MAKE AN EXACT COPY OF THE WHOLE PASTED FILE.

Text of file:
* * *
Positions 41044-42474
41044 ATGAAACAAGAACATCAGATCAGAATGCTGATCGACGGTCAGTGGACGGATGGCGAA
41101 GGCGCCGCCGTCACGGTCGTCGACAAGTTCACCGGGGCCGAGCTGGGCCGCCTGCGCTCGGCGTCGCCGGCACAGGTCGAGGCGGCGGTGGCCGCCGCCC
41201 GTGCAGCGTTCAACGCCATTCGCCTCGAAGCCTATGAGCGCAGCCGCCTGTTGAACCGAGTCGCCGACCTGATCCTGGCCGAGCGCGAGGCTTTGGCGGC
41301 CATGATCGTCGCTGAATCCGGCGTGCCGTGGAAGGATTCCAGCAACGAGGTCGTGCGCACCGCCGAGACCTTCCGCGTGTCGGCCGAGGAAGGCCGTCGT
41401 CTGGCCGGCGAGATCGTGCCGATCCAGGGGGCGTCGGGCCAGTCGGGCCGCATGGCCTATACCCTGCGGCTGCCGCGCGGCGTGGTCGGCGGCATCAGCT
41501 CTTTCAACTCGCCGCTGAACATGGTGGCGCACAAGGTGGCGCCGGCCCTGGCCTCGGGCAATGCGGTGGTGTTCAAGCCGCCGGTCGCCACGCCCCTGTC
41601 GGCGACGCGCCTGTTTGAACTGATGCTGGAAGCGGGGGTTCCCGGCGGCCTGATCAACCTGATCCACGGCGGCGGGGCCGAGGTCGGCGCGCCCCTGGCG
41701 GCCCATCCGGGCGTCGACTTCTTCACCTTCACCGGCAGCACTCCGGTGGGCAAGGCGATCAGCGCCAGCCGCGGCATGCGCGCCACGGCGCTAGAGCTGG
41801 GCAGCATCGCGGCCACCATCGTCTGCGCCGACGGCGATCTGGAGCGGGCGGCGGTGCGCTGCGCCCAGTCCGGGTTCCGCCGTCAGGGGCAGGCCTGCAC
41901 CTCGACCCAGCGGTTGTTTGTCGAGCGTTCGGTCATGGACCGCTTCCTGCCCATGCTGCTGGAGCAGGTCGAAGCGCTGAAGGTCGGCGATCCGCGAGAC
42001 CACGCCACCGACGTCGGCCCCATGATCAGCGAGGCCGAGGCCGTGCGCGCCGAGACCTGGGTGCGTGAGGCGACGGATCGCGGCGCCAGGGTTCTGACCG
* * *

Positions 41044-42474
41044 ATGAAACAAGAACATCAGATCAGAATGCTGATCGACGGTCAGTGGACGGATGGCGAA
41101 GGCGCCGCCGTCACGGTCGTCGACAAGTTCACCGGGGCCGAGCTGGGCCGCCTGCGCTCGGCGTCGCCGGCACAGGTCGAGGCGGCGGTGGCCGCCGCCC
41201 GTGCAGCGTTCAACGCCATTCGCCTCGAAGCCTATGAGCGCAGCCGCCTGTTGAACCGAGTCGCCGACCTGATCCTGGCCGAGCGCGAGGCTTTGGCGGC
41301 CATGATCGTCGCTGAATCCGGCGTGCCGTGGAAGGATTCCAGCAACGAGGTCGTGCGCACCGCCGAGACCTTCCGCGTGTCGGCCGAGGAAGGCCGTCGT
41401 CTGGCCGGCGAGATCGTGCCGATCCAGGGGGCGTCGGGCCAGTCGGGCCGCATGGCCTATACCCTGCGGCTGCCGCGCGGCGTGGTCGGCGGCATCAGCT
41501 CTTTCAACTCGCCGCTGAACATGGTGGCGCACAAGGTGGCGCCGGCCCTGGCCTCGGGCAATGCGGTGGTGTTCAAGCCGCCGGTCGCCACGCCCCTGTC
41601 GGCGACGCGCCTGTTTGAACTGATGCTGGAAGCGGGGGTTCCCGGCGGCCTGATCAACCTGATCCACGGCGGCGGGGCCGAGGTCGGCGCGCCCCTGGCG
41701 GCCCATCCGGGCGTCGACTTCTTCACCTTCACCGGCAGCACTCCGGTGGGCAAGGCGATCAGCGCCAGCCGCGGCATGCGCGCCACGGCGCTAGAGCTGG
41801 GCAGCATCGCGGCCACCATCGTCTGCGCCGACGGCGATCTGGAGCGGGCGGCGGTGCGCTGCGCCCAGTCCGGGTTCCGCCGTCAGGGGCAGGCCTGCAC
41901 CTCGACCCAGCGGTTGTTTGTCGAGCGTTCGGTCATGGACCGCTTCCTGCCCATGCTGCTGGAGCAGGTCGAAGCGCTGAAGGTCGGCGATCCGCGAGAC
42001 CACGCCACCGACGTCGGCCCCATGATCAGCGAGGCCGAGGCCGTGCGCGCCGAGACCTGGGTGCGTGAGGCGACGGATCGCGGCGCCAGGGTTCTGACCG